About our Guide Dogs.

Learn more about our Guide Dogs and their work in the community.
A black labrador Guide Dog seated against a grey background. The Guide Dog is in harness and is looking to the right of the camera.

About our Guide Dogs

Since 1957, we’ve been the leading provider of Guide Dogs in Australia.

We achieve global recognition for the quality of our Guide Dogs and training programs.

A Guide Dog can create profound change for people with low vision and blindness, by offering a perfect blend of independence and companionship.

Guide Dogs offer independence through the safety and travel techniques they learn through our world-class Guide Dog training programs. They offer companionship through their unique personalities, and the powerful bond they share with the person they are matched with.

The key to our Guide Dogs’ success lies in our experience and attention to individual details and circumstances. Every Guide Dog training support is based on personal preferences. By identifying your needs early on, we can select the best dog specifically for your unique situation.

Every Guide Dog takes part in comprehensive safety and relationship training, along with detailed behavioural analysis from an early age. We learn each dog’s individual personality and temperament, to gain a deep understanding of how they may eventually complement with yours.

A person walking down the street with their yellow labrador Guide Dog who is in a harness.

Frequently Asked Questions

Find the answers to common questions.

It takes two years and costs more than $50,000 to transform a bright, playful puppy into a responsible and highly skilled Guide Dog. The cost and time are due to the in-depth training and careful preparation that goes into the transformation.

Every graduating Guide Dog takes on a huge responsibility, so we work hard to ensure they have all the experience required to explore the world by your side.

Thanks to the generous and ongoing support of the public, our Guide Dogs are matched into partnerships at no cost to the person with blindness or low vision.

We receive very little funding from different governments around Australia, which means we rely on your support—as donors, fundraisers, volunteers, and more—to provide these life-changing services to people with low vision or blindness.

Whether you’re a business, a student, a retiree, or you’ve just got a soft spot for Guide Dogs in general, there are many ways to help out.

Any support—large or small—helps raise and train our world-class Guide Dogs, and ensures people with low vision and blindness can access ongoing support.

Here are some of the best ways you can help:

  • Become a Puppy Pal: As a Puppy Pal, you’ll be part of a community following a litter of adorable pups on their journey to becoming Guide Dogs. Your sponsorship will cover important costs ranging from training and equipment to the maintenance of our puppy nurseries—or cuteness HQ, as some say—and veterinary costs.
  • Make a donation: Your donation goes towards ensuring people with low vision and blindness can partner with Guide Dogs, if and when they choose to. Currently, over 80% of our funding comes from the community.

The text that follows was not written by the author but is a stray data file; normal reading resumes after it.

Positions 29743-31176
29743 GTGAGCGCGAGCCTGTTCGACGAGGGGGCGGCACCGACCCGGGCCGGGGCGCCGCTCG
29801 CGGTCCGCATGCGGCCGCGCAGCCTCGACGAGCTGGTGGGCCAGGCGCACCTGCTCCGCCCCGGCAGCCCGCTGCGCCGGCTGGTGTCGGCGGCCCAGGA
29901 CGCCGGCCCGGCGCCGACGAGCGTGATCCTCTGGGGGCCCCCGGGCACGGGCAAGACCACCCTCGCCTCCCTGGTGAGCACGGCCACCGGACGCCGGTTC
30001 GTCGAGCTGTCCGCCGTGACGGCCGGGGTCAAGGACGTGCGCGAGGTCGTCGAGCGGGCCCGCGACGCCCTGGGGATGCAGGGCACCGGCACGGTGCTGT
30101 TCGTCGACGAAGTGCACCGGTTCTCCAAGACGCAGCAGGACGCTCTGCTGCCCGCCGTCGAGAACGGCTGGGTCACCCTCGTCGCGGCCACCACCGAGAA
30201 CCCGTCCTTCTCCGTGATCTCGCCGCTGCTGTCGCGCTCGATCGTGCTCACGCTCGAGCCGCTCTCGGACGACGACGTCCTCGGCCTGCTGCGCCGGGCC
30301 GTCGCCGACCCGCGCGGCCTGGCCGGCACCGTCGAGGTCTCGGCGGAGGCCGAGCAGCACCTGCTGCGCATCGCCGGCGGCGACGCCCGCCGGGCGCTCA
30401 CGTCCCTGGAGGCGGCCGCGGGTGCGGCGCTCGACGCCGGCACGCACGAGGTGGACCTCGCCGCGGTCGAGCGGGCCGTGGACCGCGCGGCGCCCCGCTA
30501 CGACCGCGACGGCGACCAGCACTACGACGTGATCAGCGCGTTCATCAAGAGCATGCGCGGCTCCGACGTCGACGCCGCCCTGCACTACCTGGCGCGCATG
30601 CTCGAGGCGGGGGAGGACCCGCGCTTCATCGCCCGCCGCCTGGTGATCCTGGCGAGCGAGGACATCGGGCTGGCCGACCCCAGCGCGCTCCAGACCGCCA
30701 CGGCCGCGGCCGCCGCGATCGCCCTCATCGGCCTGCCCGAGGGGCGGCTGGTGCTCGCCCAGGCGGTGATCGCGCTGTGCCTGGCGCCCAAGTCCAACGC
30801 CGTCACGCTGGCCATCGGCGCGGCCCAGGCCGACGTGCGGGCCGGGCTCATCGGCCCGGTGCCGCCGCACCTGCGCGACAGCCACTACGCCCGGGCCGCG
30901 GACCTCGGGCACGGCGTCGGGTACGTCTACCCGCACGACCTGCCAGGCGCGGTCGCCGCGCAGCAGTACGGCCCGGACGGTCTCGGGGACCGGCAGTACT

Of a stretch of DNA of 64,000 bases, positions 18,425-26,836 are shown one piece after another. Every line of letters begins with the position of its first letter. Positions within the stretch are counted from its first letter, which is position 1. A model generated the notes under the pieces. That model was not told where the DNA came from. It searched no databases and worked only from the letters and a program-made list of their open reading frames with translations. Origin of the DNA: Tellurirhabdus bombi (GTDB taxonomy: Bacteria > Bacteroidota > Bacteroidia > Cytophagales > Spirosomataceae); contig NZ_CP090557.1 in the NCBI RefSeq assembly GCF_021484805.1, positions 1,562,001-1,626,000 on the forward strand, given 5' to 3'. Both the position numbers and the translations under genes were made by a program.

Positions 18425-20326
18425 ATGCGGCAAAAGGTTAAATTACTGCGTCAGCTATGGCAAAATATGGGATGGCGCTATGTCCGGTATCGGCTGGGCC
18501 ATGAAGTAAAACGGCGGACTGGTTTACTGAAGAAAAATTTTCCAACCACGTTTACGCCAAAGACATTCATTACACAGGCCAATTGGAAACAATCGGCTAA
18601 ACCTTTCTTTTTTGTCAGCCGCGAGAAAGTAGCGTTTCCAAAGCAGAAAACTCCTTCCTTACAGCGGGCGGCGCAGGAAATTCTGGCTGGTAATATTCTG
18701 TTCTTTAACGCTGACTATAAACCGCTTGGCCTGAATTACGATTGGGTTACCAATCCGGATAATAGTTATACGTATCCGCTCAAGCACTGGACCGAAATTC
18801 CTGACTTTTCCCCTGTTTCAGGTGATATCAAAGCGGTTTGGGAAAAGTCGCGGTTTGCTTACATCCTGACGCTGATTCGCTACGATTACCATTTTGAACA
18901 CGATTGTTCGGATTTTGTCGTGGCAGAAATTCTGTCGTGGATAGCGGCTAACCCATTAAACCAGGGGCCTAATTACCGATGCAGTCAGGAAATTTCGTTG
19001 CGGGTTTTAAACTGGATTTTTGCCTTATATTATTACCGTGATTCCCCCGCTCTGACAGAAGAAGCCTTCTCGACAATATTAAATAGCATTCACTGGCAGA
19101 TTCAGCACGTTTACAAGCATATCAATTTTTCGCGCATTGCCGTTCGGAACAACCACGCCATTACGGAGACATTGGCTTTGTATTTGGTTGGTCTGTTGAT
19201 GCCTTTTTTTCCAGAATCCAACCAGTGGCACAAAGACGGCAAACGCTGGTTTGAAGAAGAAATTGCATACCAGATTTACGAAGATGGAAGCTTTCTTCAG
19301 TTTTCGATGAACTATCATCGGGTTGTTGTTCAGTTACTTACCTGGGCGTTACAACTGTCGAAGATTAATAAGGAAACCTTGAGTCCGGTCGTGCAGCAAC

• Volunteer as a puppy raiser: As a puppy raiser, you’re responsible for giving the best care and training possible for a young pup, usually for around 12 months. By looking after a young puppy—and providing crucial training and learning opportunities—you can help puppies develop important skills like being around people, and living as part of a loving home.

Find out other ways to get involved here.

Once a Guide Dog has graduated it is matched with a new handler based on personality, lifestyle and physical traits. Great care goes into matching process to ensure dog and handler are the perfect fit for each other.

You can learn more about the Guide Dog and Handler partnership here.

Once a Guide Dog team is matched, the focus is on building trust with each other and developing a strong bond. The Guide Dog team start with training at a basic level, building up to more complex situations as dog and handler gain more confidence. A Guide Dog team will continue training throughout its working life.

You can learn more about the Guide Dog and Handler partnership here.

After a dedicated working life, a Guide Dog will retire, knowing that it has helped change someone’s life. The handler will have the option to keep the dog as a pet or alternatively the dogs can be rehomed with a new loving family.

Guide Dogs NSW/ACT is proud to be a member of the International Guide Dog Federation (IGDF), the most significant industry-selected peak body for Guide Dogs associations globally. IGDF is responsible for the development, monitoring and evaluation of standards applied within all IGDF-member organisations in order to ensure high-quality service to Guide Dog users and Handlers around the world.

The strength of our relationship with IGDF has ensured that we continue to improve outcomes for the people we support with our first-class Guide Dogs. Our Guide Dog breeding lines have been developed with the support of IGDF Members and peers from around the globe including the UK, US, Japan and France. Through our association with IGDF, we have also been in a position to reciprocate with those countries and more including New Zealand, Taiwan, Hong Kong, and Singapore.

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